International briefing: Singapore – a multicultural and multimedia hub
July 26, 2021 • 4 minute read
Singapore may best be described as small but mighty. Though it is a young city-state covering just half the size of London, it is among the world’s richest jurisdictions and is home to more than 4,200 corporate headquarters. Media stories flow in and out, much as business and investment does.
Land of opportunity and growth
Southeast Asia has seen tremendous economic growth in recent years, with an estimated total GDP of $3.11 trillion. Singapore – one of the region’s key business hubs – has played a crucial role in this growth story. Its status as a land of investment opportunity, thriving economy and abundance of business success stories, from new start-ups to multinational company expansion, provide rich and fertile ground for the media.
Underpinned by multiculturalism
Its role as an Asian economic hub, coupled with the fact that English is the main language for education and business, means that Singapore is home to many nationalities from around the world. This is reflected in the media, which, as well as providing a voice from Singapore, has an important role in reporting overseas news for its multicultural inhabitants.
Standing out from the crowd
Singapore has a very small (and shrinking) local media pool – which means the area’s many companies are often fighting for press attention. Organisations must therefore ‘earn’ their column inches, and press releases must carry a compelling or unique narrative.
A deep understanding of news cycles and what journalists look for is therefore vital to getting your message across. Being a regional hub, newsrooms cover a range of issues and expert third-party insights are highly valued.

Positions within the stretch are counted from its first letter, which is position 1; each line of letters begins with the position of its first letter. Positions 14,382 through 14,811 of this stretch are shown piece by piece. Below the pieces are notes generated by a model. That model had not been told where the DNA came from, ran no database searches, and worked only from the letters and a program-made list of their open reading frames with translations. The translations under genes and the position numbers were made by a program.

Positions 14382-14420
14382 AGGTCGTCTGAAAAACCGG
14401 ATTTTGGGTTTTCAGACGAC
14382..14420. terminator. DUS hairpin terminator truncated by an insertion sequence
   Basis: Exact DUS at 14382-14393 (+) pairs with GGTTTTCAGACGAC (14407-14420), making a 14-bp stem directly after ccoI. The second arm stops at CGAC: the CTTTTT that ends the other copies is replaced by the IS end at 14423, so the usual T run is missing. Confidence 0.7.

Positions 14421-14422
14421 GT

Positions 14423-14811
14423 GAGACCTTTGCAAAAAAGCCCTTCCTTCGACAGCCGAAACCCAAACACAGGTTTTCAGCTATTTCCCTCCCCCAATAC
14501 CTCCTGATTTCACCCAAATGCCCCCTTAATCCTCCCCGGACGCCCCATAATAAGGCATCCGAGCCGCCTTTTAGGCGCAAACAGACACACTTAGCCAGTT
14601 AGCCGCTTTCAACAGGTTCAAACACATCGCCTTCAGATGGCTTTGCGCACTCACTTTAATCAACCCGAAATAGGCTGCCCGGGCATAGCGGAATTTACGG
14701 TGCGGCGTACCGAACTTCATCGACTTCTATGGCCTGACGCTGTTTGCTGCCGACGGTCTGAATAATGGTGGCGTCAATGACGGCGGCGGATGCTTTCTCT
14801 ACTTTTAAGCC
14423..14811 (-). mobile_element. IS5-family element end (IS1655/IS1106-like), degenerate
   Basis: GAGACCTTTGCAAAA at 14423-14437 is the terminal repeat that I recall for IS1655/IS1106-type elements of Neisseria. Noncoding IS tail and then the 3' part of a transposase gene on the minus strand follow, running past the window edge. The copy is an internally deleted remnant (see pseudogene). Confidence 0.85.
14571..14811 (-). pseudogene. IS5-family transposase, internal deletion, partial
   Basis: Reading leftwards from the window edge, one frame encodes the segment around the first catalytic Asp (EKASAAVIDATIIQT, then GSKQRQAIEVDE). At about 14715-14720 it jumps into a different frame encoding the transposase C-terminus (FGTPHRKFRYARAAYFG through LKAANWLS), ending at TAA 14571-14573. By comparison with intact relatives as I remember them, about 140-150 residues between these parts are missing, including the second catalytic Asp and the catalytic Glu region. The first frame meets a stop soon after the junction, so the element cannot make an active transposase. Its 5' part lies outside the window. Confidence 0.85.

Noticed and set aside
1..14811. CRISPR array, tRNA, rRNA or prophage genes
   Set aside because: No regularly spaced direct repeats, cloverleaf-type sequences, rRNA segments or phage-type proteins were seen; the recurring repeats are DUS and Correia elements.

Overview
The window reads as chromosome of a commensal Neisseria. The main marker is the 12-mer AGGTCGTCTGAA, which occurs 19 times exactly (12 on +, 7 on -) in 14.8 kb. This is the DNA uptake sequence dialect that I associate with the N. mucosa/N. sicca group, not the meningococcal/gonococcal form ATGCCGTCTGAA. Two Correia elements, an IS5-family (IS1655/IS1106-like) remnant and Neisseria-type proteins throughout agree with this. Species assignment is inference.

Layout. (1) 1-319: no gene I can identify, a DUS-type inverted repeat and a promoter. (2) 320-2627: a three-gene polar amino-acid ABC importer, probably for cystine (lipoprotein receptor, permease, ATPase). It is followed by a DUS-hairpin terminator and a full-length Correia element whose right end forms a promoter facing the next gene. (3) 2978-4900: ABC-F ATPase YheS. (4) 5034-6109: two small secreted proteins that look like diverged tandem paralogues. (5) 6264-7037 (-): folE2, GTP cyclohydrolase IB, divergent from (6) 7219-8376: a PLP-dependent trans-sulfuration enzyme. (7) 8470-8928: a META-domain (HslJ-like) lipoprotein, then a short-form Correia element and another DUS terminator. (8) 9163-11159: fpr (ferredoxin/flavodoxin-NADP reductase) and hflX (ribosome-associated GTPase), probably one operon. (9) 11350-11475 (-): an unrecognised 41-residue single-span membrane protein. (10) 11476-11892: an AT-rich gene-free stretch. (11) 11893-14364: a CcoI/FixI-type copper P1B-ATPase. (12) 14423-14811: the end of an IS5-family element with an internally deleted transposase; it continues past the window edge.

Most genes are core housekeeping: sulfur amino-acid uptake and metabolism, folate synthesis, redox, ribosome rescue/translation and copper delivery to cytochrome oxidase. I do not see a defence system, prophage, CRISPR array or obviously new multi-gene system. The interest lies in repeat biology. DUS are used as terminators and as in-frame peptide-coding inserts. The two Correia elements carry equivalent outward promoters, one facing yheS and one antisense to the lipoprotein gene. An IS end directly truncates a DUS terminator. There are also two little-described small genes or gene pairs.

The city-state also has a sophisticated international media landscape, with international outlets such as CNBC, Bloomberg and Reuters all hosting major operations or bureaus in Singapore.
Unlike some other parts of the world, the media is not necessarily seen as the fourth estate but as a vehicle which contributes to nation-building and national identity. The city’s high smartphone penetration rate has contributed to growing popularity of digital online channels.
The rise of disruptive digital media players has accelerated the demise of local media organisations, with local newsrooms continuing to shrink, leaving their journalists with limited time and resources. The global coronavirus pandemic has also accelerated this shift to digital, which in many ways suits the region’s communications preferences.
Press events are challenging at the best of times, with cultural preference dictating that journalists prefer private interview settings rather than the public press conference style of news reporting more common in other parts of the world. A small media pool means high competition and time-poor journalists, so the transition to virtual press events has not only been seamless but will likely remain as a post-Covid legacy.
Singapore’s role as a key Asia-Pacific business hub is clear. It attracts a diverse range of corporates and individuals, and its media is an important gateway to – and window on – the wider world.
Though it may increasingly be via digital channels rather than print, news will continue to flow from, to and through Singapore.